In the late 19th century, Paterson, New Jersey became a manufacturing powerhouse. The Great Falls of the Passaic River provided energy for mills that produced nearly half the nation’s silk. Conflicts between the mill owners and workers were not uncommon. But in 1913, when the owners tried to push workers to produce even more with less, the workers decided to strike. The house of Pietro Botto, a skilled weaver from Italy, and his wife Maria, a silk inspector, became the strike’s headquarters. Speakers would address crowds of up to 25,000 from the second floor porch. This resource addresses the strike that shut down some 300 mills and dye houses, while exploring how active civic participation is essential to a vibrant and enduring democracy.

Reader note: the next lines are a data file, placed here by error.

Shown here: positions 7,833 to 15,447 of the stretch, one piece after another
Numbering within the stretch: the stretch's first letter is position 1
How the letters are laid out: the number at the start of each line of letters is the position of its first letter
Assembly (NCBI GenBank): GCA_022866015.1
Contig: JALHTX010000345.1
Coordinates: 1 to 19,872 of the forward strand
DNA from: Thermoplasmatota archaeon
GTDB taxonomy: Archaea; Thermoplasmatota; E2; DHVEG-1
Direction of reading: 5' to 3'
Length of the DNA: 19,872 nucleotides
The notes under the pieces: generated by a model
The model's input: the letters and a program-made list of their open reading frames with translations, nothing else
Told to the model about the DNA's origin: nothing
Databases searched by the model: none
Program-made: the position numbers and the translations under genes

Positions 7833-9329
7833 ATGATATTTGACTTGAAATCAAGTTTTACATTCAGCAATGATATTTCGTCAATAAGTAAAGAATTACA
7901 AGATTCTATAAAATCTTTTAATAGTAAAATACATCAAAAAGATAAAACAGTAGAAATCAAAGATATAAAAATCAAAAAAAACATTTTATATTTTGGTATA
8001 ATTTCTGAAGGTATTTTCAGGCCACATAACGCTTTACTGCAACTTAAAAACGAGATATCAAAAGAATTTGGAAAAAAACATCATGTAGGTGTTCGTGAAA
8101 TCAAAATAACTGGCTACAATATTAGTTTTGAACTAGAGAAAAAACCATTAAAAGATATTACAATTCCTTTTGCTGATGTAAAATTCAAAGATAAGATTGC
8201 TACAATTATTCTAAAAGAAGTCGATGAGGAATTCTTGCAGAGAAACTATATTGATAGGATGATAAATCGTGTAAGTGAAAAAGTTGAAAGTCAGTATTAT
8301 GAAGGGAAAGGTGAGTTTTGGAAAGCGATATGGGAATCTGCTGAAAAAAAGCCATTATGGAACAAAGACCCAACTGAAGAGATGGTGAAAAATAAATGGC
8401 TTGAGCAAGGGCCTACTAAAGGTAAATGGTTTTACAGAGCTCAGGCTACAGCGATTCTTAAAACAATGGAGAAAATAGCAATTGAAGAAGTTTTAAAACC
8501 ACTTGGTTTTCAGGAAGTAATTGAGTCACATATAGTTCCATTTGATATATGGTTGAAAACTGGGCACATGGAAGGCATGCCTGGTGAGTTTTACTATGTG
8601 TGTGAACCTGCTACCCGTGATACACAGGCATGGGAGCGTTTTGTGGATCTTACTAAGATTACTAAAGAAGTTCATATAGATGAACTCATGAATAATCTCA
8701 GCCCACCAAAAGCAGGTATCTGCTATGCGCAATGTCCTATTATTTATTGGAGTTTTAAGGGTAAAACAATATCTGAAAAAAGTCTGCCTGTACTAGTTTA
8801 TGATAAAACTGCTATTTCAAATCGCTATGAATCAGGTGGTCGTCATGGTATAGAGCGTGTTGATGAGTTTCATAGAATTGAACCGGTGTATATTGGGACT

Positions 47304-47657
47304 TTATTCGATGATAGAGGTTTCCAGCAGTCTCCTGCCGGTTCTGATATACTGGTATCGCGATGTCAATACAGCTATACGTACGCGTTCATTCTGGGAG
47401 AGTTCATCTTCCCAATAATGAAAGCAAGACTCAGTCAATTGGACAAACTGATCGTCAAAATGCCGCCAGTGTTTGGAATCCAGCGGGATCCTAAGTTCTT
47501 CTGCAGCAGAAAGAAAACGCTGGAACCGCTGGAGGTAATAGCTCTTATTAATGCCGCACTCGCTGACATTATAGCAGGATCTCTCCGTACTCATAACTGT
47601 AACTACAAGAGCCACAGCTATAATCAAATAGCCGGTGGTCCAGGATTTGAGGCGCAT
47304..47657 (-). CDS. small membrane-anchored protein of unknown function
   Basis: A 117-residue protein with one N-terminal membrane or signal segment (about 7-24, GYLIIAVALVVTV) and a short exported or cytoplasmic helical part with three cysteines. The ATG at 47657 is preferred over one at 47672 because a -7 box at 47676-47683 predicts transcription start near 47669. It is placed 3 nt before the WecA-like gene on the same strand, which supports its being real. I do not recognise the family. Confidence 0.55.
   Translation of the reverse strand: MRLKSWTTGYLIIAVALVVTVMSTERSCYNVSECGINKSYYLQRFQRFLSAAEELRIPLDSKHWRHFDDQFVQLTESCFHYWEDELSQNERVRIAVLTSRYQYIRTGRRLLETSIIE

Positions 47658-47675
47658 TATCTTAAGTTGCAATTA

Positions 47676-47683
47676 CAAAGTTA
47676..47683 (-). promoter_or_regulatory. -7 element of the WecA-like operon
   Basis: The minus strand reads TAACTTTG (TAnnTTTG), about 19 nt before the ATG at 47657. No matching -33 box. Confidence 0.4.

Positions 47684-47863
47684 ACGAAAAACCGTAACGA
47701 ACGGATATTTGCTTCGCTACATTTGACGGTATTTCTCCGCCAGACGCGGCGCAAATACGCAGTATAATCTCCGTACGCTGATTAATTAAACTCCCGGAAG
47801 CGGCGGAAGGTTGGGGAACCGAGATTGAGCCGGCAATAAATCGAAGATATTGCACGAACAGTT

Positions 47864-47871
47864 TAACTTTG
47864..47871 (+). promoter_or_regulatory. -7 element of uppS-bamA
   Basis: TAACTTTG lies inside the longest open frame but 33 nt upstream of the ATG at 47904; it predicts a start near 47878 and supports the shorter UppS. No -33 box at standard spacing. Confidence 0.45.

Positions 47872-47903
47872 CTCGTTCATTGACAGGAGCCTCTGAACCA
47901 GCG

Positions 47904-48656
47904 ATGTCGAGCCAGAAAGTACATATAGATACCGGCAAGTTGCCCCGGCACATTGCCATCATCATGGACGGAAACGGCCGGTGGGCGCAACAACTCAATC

Paterson Silk Strike Lesson Plan. NJ 350